HSC survival guide

Kids in a park with laptops

At a glance:

  • Year 12 is a challenging time for kids, as studying for the HSC often coincides with other stressful factors.
  • Support your child by encouraging good sleep, nutrition and physical activity.
  • Have realistic expectations about your child's performance and goals.
  • Stay calm and positive.
  • NSW HSC Online has excellent study resources.

Practical advice for the whole family

If your child is studying for the HSC, you're probably feeling the stress too. Many parents want to help but don't want to interfere.

As well as pre-exam tension, there are other common factors that can make life seem even more challenging for the whole family.

Year 12 is often the year when kids:

  • lose interest in school
  • have no plans for after the HSC
  • develop an intense relationship with a boyfriend or girlfriend
  • get their driver's licence
  • experiment with legal or illegal drugs
  • have a part-time job
  • are a member of a sporting team
  • develop an eating disorder
  • suffer from depression.

If any of these concerns sound familiar, don't despair. You're not alone - and this won't last forever.

How you can help

Richard Cracknell, counsellor and district guidance officer at Inverell High School advises that "the most obvious forms of support parents can offer are the practical, physical things," and recommends parents:

  • Provide a good place to study, that's quiet, comfortable, with good ventilation, good lighting, adequate desk or table space and free from distractions such as TV, noise, a telephone, interesting conversations, little brothers and sisters.
  • Provide healthy, balanced meals.
  • Encourage sleep and regular exercise.
  • Encourage them to avoid late night parties and alcohol consumption.

Less obvious, but just important, is giving your child the support they need in the lead-up to exams, which can be hard when emotions run high.

Tips to remember

  • Be supportive and encouraging.
  • Highlight strengths and successes. Encourage your child not to dwell on failures, but to see them as "mistakes", which can actually be something they can learn and benefit from.
  • Appreciate your child maybe feeling very stressed, even if it's not obvious to you. Many kids fear letting their family down so beware of setting unrealistic expectations. Some worry they can't do as well as a sibling, or friend. Many Year 12 kids are feeling overwhelmed about what lies ahead: leaving home, leaving lifelong friends, the prospect of having to live in a new city.
  • Understand people under pressure become supersensitive and explosive from time to time. Family members are usually the first targets. Try not to overreact.
  • Be realistic in your expectations as to where the HSC leads. Not all HSC students will go on to university – but they can still have a wealth of excellent and satisfying career options. If they don't get the HSC marks they needed and still really want to go on to tertiary education later, there are many other pathways. Interestingly, the success rate of mature age students is much higher than for those who go straight from school.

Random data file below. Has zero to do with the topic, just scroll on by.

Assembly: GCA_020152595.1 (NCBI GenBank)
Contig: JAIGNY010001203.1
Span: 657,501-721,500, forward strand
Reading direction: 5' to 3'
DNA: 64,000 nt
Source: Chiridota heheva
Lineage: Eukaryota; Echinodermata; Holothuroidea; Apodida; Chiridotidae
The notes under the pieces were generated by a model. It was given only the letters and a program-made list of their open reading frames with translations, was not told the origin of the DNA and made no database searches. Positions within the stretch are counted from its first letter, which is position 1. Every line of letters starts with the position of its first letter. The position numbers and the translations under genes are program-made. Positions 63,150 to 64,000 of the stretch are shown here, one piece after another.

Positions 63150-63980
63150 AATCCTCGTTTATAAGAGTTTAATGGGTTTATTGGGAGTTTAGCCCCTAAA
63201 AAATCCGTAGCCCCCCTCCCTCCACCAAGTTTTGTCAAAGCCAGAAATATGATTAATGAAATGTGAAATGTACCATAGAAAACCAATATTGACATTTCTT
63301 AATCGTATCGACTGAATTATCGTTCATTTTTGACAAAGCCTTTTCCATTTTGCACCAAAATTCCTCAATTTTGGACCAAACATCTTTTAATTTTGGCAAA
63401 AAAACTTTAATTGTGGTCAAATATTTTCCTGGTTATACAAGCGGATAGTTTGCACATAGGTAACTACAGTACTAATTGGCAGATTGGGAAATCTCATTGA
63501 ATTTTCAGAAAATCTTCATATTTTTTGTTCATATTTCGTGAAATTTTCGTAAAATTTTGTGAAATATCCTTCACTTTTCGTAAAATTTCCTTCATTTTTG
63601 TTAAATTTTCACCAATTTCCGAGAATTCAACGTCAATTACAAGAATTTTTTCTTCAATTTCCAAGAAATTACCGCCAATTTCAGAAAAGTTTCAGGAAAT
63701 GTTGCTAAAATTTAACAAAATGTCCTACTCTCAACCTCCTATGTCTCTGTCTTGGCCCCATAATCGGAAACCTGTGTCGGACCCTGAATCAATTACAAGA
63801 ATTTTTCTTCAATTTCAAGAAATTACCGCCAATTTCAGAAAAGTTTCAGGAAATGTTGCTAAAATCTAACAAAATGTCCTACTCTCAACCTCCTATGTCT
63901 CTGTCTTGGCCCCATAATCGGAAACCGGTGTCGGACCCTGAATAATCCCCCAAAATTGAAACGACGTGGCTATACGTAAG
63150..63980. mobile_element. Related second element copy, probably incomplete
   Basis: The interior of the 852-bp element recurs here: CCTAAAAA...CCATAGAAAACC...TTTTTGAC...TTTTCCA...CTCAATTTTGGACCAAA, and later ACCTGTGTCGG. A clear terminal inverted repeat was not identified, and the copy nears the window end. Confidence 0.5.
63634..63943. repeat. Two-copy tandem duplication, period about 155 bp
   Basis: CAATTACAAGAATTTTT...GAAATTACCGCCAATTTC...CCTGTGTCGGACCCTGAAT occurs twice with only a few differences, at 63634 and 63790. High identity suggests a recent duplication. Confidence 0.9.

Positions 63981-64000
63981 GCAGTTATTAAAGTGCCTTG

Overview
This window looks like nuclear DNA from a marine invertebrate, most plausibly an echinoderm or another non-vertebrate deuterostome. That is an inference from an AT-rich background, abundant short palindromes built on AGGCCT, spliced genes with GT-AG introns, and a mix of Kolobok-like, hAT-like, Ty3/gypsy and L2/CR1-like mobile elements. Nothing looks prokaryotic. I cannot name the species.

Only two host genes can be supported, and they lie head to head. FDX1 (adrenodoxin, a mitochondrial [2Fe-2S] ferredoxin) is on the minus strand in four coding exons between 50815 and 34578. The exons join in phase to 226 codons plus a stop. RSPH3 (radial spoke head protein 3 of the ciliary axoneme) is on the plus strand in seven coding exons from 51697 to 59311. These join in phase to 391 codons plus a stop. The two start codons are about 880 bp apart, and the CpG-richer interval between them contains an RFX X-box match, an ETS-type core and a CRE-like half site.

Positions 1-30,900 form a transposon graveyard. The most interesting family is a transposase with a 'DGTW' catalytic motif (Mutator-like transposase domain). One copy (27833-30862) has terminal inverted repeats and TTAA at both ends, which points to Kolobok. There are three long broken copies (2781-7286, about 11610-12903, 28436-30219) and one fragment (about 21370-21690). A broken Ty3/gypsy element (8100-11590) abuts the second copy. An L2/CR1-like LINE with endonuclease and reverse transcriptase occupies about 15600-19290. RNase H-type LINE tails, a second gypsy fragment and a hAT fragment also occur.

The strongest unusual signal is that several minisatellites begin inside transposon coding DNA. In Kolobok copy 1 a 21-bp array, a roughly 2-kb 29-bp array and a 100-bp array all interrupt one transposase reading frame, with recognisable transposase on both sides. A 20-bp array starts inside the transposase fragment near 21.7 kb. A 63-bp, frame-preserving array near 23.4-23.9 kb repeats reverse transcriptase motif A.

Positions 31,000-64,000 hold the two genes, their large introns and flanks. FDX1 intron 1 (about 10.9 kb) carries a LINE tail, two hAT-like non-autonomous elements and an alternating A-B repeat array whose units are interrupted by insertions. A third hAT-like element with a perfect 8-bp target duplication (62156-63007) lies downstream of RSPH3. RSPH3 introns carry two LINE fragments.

• Encourage your child to seek help from teachers or the school counsellor if they are having any difficulty with subjects, study organisation, stress or anxiety about examinations.
  • Encourage a healthy balance between work and leisure. Some times kids need a total break from everything for a weekend  or so, to recharge their batteries.
  • Take an interest in what your child is doing, if they'll allow you to (some won't). This can include the subjects or topics being studied, how their study timetables and programs have been organised and their leisure pursuits. (Note: "Taking an interest in" does not mean interfering.)
  • Remember the occasional hug and "I love you" don't go astray, even when they are 18 years old.
  • Encourage and allow your child to be as independent as you can possibly stand. The more independent your child is in meeting the demands of Year 12, the better prepared they will be to succeed at a tertiary level or in the workforce.

Just before exams:

  • Don't stress about the little things like leaving lights on, leaving the lid off the toothpaste and not doing chores.
  • Don't panic when they announce on the evening before the examination that they know nothing. (Reassure them, even if you think they could be right. "Just do the best you can. We know you're giving it your best shot." is a good standby.)
  • Avoid nagging, which doesn't mean you can't give a nudge or gentle reminder from time to time.
  • Encourage confidence by reassuring your child. If you have doubts, keep them to yourself.

According to Richard Cracknell, all parents make mistakes, and we need to bear in mind that we're human too.

Don't feel too badly when you forget not to nag, when you get picky, and complain bitterly that your child has the time to attend the 18th birthday party of every Year 12 student, but doesn't have time to help with the washing up.

As parents we sometimes can't help being over-involved and from time to time we also feel the pressure of Year 12. 

Know this is a temporary stage, just like the newborn, toddler and adolescent stages you've already negotiated together.

This article is based on information by Richard Cracknell, counsellor and district guidance officer at Inverell High School. It is one of many helpful resources for parents and students at NSW HSC Online, a must-visit website for anyone studying the HSC, and planning for life after high school.



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